Printer-friendly versionSend by emailPDF version
Often university managers are little gods sitting in their ivory towers in isolation

Frequent closure of universities in Kenya reflects poor management of the institutions. The culture of democracy is non-existent. Careerist managers treat students and staff shabbily. There are no mechanisms for addressing grievances, except through threats and violence. This must change.

We are in that season again when many public universities in Kenya are being closed due to student and staff unrest. The causes of the strikes are many and looking at some of them, strikes would have been avoided if there was a grievance-articulation platform for students and lecturers. Students’ grievances and complaints are universal and if not addressed can lead to constant strikes. 

I studied and worked in two Kenyan universities and witnessed over ten strikes by students and staff. I also studied and worked in two American universities and witnessed no strike for the same number of years there. What ails our Kenyan institutions that makes them so different from elsewhere?

The problem is that we have not developed a democratic culture as a country and are always adversarial like in autocratic systems. There is lack of trust and respect among stakeholders and lack of listening to each other. People go to meetings with fixed minds and not ready to change their positions. There is no dialogue and this frustrates students and staff members.

The other problem is that many university managements in Kenya have not modernised in their thinking in this new digital age. Some do not have Facebook, Whatsappand Tweeter accounts and cannot receive grievances from students formally or informally. University managements are so insulated that they rarely meet students and staff. 

University managers in Kenya suffer from “big person syndrome” and regard apologising to students or staff as a weakness and rarely want to address them. Some vice chancellors have armed body guards. Students have also been made to think that no one likes them and go to meetings with fixed minds with violence written all over their faces. 

Vice chancellors are barricaded in their offices with security and many gatekeepers. Seeing a vice chancellor is almost impossible. There are multiple screens, as one has to pass through security, secretary, personal assistant, deans, registrars and deputy vice chancellors. Ideas posted in suggestion boxes are ignored or never addressed.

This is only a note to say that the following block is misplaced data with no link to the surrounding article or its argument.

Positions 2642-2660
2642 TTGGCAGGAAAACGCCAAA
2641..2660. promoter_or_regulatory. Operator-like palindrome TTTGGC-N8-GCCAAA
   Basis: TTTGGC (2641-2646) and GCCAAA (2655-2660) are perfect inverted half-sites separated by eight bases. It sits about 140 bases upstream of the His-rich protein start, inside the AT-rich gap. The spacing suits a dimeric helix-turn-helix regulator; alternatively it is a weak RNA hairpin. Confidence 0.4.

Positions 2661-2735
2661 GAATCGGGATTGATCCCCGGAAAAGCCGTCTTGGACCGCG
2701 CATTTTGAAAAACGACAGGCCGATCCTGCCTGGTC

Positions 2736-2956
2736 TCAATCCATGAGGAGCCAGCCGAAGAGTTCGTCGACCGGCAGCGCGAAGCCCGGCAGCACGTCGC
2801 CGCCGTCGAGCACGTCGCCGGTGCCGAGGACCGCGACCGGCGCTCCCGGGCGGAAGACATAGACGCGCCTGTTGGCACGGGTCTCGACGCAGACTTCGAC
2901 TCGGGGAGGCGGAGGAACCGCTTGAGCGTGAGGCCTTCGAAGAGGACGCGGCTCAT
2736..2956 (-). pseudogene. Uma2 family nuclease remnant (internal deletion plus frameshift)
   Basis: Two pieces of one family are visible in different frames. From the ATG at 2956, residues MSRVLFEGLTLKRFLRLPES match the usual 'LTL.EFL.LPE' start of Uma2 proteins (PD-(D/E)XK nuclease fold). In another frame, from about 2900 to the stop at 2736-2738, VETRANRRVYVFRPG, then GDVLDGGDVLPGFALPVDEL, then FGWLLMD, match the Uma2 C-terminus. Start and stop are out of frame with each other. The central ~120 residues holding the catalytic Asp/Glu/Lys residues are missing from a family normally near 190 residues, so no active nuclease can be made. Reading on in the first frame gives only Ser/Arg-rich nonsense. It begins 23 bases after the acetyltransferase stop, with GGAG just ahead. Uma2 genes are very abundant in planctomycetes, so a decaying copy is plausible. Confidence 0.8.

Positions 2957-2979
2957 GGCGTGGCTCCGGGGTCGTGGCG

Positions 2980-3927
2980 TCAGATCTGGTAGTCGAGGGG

Many universities in Kenya do not have counselling services and psychological frustrations of students build up to dangerous levels. Poor students do not receive financial aid and bursaries but rich students are given because of corruption. Such students work hard to spoil for everyone because they have not received examination cards or are not able to eat on campus for lack of money.

Some universities have removed special and supplementary exams. Therefore students get nervous during exams because they are told if they fail they will only do the exam when it will be next offered. This is unfair and yet there is nothing hard in setting special or supplementary exams for such students. The stakes become so high and such students when not prepared well need very small triggers to go on strike. 

Lecturers are treated so badly that they don’t care what happens to the university. Part-time lecturers play an important role in teaching but are treated so badly without offices, identity cards and are denied access to staff tea and meals. Some are not given appointment letters. Others are not paid for even a whole year and yet are supposed to be custodians of peace and tranquility. They can easily incite students against management.

I attended the University of Nairobi in Kenya for about nine years, for my bachelor’s degree (1986-1989) and master’s degree (1989-1994). My bachelors’ degree took four years instead of three due to strikes. My master’s degree took six years instead of two years because the external examiner took two years to bring back his report on my thesis. The university was closed many times during my undergraduate days. I never knew and understood the student grievance channels as an undergraduate or postgraduate. Looking back, some of the strikes would have been averted because the grievances were so mundane and commonsensical that we needed not be sent home.